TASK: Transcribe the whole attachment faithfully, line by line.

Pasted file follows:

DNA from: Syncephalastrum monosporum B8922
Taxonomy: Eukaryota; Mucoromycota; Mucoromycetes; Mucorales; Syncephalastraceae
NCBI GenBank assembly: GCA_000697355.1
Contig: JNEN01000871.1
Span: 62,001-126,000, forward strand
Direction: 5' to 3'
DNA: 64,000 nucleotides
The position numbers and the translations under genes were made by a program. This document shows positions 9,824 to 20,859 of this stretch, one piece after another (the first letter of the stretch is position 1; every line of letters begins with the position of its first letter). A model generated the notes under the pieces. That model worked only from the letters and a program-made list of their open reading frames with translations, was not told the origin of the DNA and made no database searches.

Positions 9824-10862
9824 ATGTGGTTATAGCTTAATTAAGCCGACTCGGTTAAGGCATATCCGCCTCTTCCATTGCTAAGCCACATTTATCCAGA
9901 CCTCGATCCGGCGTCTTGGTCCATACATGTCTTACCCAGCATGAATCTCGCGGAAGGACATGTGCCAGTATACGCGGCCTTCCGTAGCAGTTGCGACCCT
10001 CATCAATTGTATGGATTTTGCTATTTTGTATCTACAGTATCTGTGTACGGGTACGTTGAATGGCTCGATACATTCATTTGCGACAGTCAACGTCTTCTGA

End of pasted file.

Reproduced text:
DNA from: Syncephalastrum monosporum B8922
Taxonomy: Eukaryota; Mucoromycota; Mucoromycetes; Mucorales; Syncephalastraceae
NCBI GenBank assembly: GCA_000697355.1
Contig: JNEN01000871.1
Span: 62,001-126,000, forward strand
Direction: 5' to 3'
DNA: 64,000 nucleotides
The position numbers and the translations under genes were made by a program. This document shows positions 9,824 to 20,859 of this stretch, one piece after another (the first letter of the stretch is position 1; every line of letters begins with the position of its first letter). A model generated the notes under the pieces. That model worked only from the letters and a program-made list of their open reading frames with translations, was not told the origin of the DNA and made no database searches.

Positions 9824-10862
9824 ATGTGGTTATAGCTTAATTAAGCCGACTCGGTTAAGGCATATCCGCCTCTTCCATTGCTAAGCCACATTTATCCAGA
9901 CCTCGATCCGGCGTCTTGGTCCATACATGTCTTACCCAGCATGAATCTCGCGGAAGGACATGTGCCAGTATACGCGGCCTTCCGTAGCAGTTGCGACCCT
10001 CATCAATTGTATGGATTTTGCTATTTTGTATCTACAGTATCTGTGTACGGGTACGTTGAATGGCTCGATACATTCATTTGCGACAGTCAACGTCTTCTGA